Toppers returns to its 'rebel' roots with items 'outside the (pizza) box'

| by S.A. Whitehead
Toppers returns to its 'rebel' roots with items 'outside the (pizza) box'

Toppers founder and CEO Scott Gittrich in one of the brand's Milwaukee locations.

Much like the ingredients that go into any great pizza, pizza brands are challenged more than ever before to stay fresh and innovative, especially when the brand involved has been around a while. In today's "weird-is-better" pizza world, meeting that offbeat menu item test in some manner has not only become more critical than ever, but also more difficult to achieve. 

Toppers Pizza founder and President Scott Gittrich acknowledged that fact recently in a one-on-one with Pizza Marketplace about the brand's decision to return in earnest to what Gittrich said are its over-the-top brash and innovative roots. And while the menu items aren't necessarily weird, they are a departure from "pizza restaurant as usual" mentality.  

For instance, in April the brand introduced a new baked mac-and-cheese menu item, followed this month by a new quesadilla line. Those items — along with others still in the offing — not only give Toppers a wider array of menu offerings, but also help the brand execute its commitment to what Gittrich said are "quirky" ingredients in items that fall outside the (pizza) box.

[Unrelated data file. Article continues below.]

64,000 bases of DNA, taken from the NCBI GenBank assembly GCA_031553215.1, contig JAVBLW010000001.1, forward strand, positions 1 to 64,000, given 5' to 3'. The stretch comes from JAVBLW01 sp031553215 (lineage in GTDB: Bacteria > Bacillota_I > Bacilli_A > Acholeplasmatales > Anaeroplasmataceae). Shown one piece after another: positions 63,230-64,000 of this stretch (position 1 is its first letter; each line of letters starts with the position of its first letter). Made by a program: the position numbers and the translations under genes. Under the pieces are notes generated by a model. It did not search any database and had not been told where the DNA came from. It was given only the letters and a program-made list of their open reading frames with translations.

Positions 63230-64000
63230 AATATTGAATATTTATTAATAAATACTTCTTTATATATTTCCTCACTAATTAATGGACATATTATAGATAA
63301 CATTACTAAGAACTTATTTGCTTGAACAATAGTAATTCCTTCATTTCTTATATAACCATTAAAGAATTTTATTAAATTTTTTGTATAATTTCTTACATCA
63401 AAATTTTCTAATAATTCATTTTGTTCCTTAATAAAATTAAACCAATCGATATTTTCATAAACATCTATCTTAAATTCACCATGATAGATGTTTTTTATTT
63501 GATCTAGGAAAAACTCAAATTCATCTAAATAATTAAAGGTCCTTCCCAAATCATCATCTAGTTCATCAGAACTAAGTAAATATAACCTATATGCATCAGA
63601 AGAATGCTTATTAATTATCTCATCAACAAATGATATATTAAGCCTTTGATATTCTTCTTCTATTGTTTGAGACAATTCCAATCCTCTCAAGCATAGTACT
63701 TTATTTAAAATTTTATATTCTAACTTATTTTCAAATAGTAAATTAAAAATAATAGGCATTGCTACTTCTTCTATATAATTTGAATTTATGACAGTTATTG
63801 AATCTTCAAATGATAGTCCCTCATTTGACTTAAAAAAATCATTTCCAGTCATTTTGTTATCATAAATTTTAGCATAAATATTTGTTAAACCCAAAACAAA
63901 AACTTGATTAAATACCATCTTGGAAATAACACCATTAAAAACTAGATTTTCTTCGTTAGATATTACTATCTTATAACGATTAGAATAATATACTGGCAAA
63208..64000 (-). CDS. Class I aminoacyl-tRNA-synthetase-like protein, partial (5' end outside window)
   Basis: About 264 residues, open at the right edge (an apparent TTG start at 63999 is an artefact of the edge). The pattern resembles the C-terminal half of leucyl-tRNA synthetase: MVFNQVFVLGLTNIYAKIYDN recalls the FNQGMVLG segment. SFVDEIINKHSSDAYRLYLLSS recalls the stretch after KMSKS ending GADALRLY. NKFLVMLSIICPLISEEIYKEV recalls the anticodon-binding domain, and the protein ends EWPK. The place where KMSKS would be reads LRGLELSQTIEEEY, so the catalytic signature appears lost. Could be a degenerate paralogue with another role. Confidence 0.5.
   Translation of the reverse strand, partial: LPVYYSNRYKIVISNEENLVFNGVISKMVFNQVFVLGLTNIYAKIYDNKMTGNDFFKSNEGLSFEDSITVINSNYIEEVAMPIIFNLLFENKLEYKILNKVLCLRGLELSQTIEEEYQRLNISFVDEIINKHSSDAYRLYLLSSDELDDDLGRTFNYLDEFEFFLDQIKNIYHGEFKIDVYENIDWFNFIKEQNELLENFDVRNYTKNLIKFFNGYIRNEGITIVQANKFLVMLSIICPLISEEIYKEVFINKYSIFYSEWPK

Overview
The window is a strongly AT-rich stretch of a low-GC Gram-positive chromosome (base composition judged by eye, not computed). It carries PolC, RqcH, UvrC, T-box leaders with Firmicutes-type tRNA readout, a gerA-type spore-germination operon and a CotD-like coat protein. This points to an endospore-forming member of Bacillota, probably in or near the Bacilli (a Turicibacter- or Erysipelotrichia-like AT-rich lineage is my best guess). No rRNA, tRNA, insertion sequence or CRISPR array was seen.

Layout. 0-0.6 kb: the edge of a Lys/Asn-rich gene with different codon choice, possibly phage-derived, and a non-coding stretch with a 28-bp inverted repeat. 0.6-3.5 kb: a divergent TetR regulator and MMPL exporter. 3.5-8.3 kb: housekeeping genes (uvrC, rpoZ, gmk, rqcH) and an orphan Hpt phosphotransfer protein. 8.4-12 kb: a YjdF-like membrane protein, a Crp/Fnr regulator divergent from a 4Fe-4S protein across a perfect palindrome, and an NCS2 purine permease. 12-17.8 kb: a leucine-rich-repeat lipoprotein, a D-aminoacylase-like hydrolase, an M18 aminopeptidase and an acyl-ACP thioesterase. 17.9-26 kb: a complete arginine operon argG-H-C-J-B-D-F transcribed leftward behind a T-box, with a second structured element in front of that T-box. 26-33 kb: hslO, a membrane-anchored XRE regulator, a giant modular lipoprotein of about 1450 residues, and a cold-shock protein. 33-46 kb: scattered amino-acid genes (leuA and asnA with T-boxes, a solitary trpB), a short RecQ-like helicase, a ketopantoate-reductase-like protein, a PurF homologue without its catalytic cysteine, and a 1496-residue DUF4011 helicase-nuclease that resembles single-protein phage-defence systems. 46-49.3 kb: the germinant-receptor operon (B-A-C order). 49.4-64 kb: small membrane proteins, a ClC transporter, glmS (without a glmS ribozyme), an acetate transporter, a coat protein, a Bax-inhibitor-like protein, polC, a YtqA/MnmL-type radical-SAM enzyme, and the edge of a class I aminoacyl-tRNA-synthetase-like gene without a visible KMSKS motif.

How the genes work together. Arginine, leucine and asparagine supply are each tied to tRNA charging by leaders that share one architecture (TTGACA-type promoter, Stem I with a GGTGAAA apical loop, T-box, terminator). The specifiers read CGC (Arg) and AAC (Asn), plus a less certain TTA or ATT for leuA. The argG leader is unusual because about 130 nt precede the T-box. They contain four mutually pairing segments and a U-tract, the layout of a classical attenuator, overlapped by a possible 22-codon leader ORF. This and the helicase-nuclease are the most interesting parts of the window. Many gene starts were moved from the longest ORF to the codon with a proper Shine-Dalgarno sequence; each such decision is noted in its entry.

The often outspoken restaurateur said when he founded the brand in 1991 that pizza was basically a category that featured about 10 traditional pizza toppings, making the sector relatively easy to innovate within. But, in a question-and-answer session with Pizza Marketplace, Gittrich admitted the bar has been raised in today's cauliflower crust and squid topping pizza environment, so Toppers is stepping up its game.

Q: Give us an idea of the "brash and innovative roots" that you describe as being at the very inception of this brand?
We were the second place I ever knew of that put chicken on pizzas, and now it's common. Our initial menu had a taco pizza with tortilla chips on it, which just transitioned to a nacho pizza in the last few months. ... In the mid 1990s we started making Topperstix, and they blew up and became our signature item. We added and tested many excellent menu items over the following few years with varying degrees of success.